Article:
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Chapter: Medical Surgical Nursing: Assessment and Management of Patients With Eye and Vision Disorders

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Corneal Disorders

Corneal Dystrophies - Keratoconus - Corneal Surgeries - Refractive Surgeries

Corneal Disorders

CORNEAL DYSTROPHIES

Corneal dystrophies are inherited as autosomal dominant traits and manifest when the person is about 20 years of age. They are characterized by deposits in the corneal layers. 

Decreased vision is caused by the irregular corneal surface and corneal deposits. Corneal endothelial decompensation leads to corneal edema and blurring of vision. Persistent edema leads to bullous keratopathy, which is formation of blisters that cause pain and discomfort on rupturing. This condition is usually associated with primary open-angle glaucoma.

 

A bandage contact lens is used to flatten the bullae, protect the exposed corneal nerve endings, and relieve discomfort. Sympto-matic treatments, such as hypertonic drops or ointment (5% sodium chloride), may reduce epithelial edema; lowering the IOP also reduces stromal edema. Penetrating keratoplasty has a high success rate in advanced cases (see “Corneal Surgeries”). For dif-fuse bullous keratopathy, amniotic membrane transplantation may become the procedure of choice for patients with limited visual potential (Rapuano, 2000).

 

KERATOCONUS

 

Keratoconus is a condition characterized by a conical protuber-ance of the cornea with progressive thinning on protrusion and irregular astigmatism. The hereditary condition has a higher in-cidence among women. Onset occurs at puberty; the condition may progress for more than 20 years and is bilateral. Corneal scarring occurs in severe cases. Blurred vision is a prominent symptom. Rigid, gas-permeable contact lenses correct irregular astigmatism and improve vision. Advances in contact lens de-sign have reduced the need for surgery. Penetrating kerato-plasty is indicated when contact lens correction is no longer effective.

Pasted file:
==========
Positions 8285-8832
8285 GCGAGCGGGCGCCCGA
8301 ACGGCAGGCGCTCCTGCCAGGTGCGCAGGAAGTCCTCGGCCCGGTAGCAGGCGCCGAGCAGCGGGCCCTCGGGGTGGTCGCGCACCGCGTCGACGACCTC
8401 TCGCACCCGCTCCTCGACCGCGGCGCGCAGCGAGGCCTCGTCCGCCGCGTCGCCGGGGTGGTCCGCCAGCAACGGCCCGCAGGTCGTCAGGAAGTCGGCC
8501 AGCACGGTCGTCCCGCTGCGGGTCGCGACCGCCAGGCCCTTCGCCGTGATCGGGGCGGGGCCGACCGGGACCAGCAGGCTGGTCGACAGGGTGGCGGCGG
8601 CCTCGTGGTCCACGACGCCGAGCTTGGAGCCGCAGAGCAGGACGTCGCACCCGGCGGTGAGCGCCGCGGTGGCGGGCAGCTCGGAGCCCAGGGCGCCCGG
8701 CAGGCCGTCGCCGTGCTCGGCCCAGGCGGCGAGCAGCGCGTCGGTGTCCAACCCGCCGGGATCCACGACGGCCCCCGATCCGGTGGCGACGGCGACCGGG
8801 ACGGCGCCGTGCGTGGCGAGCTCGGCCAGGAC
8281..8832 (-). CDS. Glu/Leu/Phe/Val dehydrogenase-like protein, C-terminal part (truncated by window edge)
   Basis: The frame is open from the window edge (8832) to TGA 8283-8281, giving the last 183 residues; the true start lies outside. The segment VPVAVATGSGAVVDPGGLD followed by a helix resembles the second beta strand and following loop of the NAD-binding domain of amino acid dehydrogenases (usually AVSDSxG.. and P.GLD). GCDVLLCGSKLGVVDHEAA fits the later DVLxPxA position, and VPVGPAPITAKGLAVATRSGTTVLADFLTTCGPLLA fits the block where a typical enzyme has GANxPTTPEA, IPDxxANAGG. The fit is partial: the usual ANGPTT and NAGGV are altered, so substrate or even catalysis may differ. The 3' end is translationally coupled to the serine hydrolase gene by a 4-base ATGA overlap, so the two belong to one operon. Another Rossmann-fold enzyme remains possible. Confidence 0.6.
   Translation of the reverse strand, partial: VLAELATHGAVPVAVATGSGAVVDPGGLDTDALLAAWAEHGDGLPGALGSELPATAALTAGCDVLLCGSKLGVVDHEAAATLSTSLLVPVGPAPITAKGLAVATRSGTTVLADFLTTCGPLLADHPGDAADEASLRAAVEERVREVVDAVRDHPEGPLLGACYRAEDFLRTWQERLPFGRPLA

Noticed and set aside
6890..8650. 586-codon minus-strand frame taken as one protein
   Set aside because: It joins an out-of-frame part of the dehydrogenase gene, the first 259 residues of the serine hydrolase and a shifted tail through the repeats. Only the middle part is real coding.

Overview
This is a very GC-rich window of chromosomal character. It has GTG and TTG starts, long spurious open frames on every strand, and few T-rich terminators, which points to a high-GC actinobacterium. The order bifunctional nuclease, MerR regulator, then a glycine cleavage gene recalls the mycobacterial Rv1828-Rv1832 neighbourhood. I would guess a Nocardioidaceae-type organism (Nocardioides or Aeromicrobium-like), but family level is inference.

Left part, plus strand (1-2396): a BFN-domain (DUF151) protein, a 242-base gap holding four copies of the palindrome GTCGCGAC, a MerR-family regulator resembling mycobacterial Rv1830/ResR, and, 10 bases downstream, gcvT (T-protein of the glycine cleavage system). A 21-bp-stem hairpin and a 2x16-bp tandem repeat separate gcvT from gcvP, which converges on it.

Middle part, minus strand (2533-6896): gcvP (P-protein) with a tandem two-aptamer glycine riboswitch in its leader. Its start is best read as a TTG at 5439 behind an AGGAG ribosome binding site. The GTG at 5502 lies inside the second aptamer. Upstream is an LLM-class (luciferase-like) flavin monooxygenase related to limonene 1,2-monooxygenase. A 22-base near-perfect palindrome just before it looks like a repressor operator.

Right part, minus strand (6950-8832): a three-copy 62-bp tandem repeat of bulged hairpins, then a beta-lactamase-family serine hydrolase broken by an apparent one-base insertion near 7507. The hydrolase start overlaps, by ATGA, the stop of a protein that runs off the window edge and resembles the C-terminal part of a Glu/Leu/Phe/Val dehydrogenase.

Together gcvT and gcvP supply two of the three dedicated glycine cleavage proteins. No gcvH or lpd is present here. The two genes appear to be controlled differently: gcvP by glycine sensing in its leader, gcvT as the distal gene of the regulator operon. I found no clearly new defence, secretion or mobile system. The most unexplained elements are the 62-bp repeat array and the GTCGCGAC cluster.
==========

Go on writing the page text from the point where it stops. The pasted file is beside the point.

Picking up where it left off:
CORNEAL SURGERIES

Among the surgical procedures used to treat diseased corneal tis-sue are phototherapeutic keratectomy (PTK) and keratoplasty.

Phototherapeutic Keratectomy

PTK is a laser procedure that is used to treat diseased corneal tis-sue by removing or reducing corneal opacities and smoothing the anterior corneal surface to improve functional vision. PTK is a safer, more effective (when indicated) alternative than penetrat-ing or lamellar keratoplasty. PTK is contraindicated in patients with active herpetic keratitis because the ultraviolet rays may re-activate latent virus. Common side effects are induced hyperopia and stromal haze. Complications are delayed re-epithelialization (particularly in patients with diabetes) and bacterial keratitis. Postoperative management consists of oral analgesics for eye pain. Re-epithelialization is promoted with a pressure patch or thera-peutic soft contact lens. Antibiotic and corticosteroid ointment and NSAIDs are prescribed postoperatively. Follow-up examina-tions are required for up to 2 years.

Keratoplasty

Keratoplasty (ie, corneal transplantation or corneal grafting) involves replacing abnormal host tissue with a healthy donor corneal tissue. Common indications are keratoconus, corneal dystrophy, corneal scarring from herpes simplex keratitis, and chemical burns.